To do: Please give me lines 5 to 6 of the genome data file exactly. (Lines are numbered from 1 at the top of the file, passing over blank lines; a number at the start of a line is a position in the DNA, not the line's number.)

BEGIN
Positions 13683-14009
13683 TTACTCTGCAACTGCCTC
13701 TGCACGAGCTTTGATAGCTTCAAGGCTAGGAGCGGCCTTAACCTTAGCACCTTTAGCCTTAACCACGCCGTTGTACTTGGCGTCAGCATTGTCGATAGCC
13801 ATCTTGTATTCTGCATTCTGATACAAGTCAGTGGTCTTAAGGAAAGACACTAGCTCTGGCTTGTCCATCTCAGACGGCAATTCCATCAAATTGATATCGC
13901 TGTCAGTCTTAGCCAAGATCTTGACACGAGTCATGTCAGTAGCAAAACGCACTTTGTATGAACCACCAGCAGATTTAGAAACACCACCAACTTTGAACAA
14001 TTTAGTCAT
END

13901 TGTCAGTCTTAGCCAAGATCTTGACACGAGTCATGTCAGTAGCAAAACGCACTTTGTATGAACCACCAGCAGATTTAGAAACACCACCAACTTTGAACAA
14001 TTTAGTCAT